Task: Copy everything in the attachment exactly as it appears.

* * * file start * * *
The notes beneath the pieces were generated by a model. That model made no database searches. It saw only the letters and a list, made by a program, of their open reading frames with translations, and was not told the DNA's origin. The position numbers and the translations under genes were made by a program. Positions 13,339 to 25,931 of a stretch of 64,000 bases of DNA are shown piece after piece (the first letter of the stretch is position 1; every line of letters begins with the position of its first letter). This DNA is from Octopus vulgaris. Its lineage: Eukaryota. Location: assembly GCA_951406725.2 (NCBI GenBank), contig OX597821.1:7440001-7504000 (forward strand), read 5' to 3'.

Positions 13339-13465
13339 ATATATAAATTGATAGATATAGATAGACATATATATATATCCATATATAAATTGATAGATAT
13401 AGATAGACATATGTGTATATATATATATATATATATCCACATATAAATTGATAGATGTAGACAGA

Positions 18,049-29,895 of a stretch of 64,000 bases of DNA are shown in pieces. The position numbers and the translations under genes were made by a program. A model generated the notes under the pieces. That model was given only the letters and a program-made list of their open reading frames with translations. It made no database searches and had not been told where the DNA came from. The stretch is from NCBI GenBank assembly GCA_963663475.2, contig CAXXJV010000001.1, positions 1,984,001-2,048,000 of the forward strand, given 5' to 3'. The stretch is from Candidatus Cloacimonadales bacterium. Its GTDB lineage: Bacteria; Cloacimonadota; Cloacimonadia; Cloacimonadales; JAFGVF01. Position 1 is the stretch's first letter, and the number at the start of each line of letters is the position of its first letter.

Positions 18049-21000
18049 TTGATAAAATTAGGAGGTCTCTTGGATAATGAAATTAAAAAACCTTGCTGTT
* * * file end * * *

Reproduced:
The notes beneath the pieces were generated by a model. That model made no database searches. It saw only the letters and a list, made by a program, of their open reading frames with translations, and was not told the DNA's origin. The position numbers and the translations under genes were made by a program. Positions 13,339 to 25,931 of a stretch of 64,000 bases of DNA are shown piece after piece (the first letter of the stretch is position 1; every line of letters begins with the position of its first letter). This DNA is from Octopus vulgaris. Its lineage: Eukaryota. Location: assembly GCA_951406725.2 (NCBI GenBank), contig OX597821.1:7440001-7504000 (forward strand), read 5' to 3'.

Positions 13339-13465
13339 ATATATAAATTGATAGATATAGATAGACATATATATATATCCATATATAAATTGATAGATAT
13401 AGATAGACATATGTGTATATATATATATATATATATCCACATATAAATTGATAGATGTAGACAGA

Positions 18,049-29,895 of a stretch of 64,000 bases of DNA are shown in pieces. The position numbers and the translations under genes were made by a program. A model generated the notes under the pieces. That model was given only the letters and a program-made list of their open reading frames with translations. It made no database searches and had not been told where the DNA came from. The stretch is from NCBI GenBank assembly GCA_963663475.2, contig CAXXJV010000001.1, positions 1,984,001-2,048,000 of the forward strand, given 5' to 3'. The stretch is from Candidatus Cloacimonadales bacterium. Its GTDB lineage: Bacteria; Cloacimonadota; Cloacimonadia; Cloacimonadales; JAFGVF01. Position 1 is the stretch's first letter, and the number at the start of each line of letters is the position of its first letter.

Positions 18049-21000
18049 TTGATAAAATTAGGAGGTCTCTTGGATAATGAAATTAAAAAACCTTGCTGTT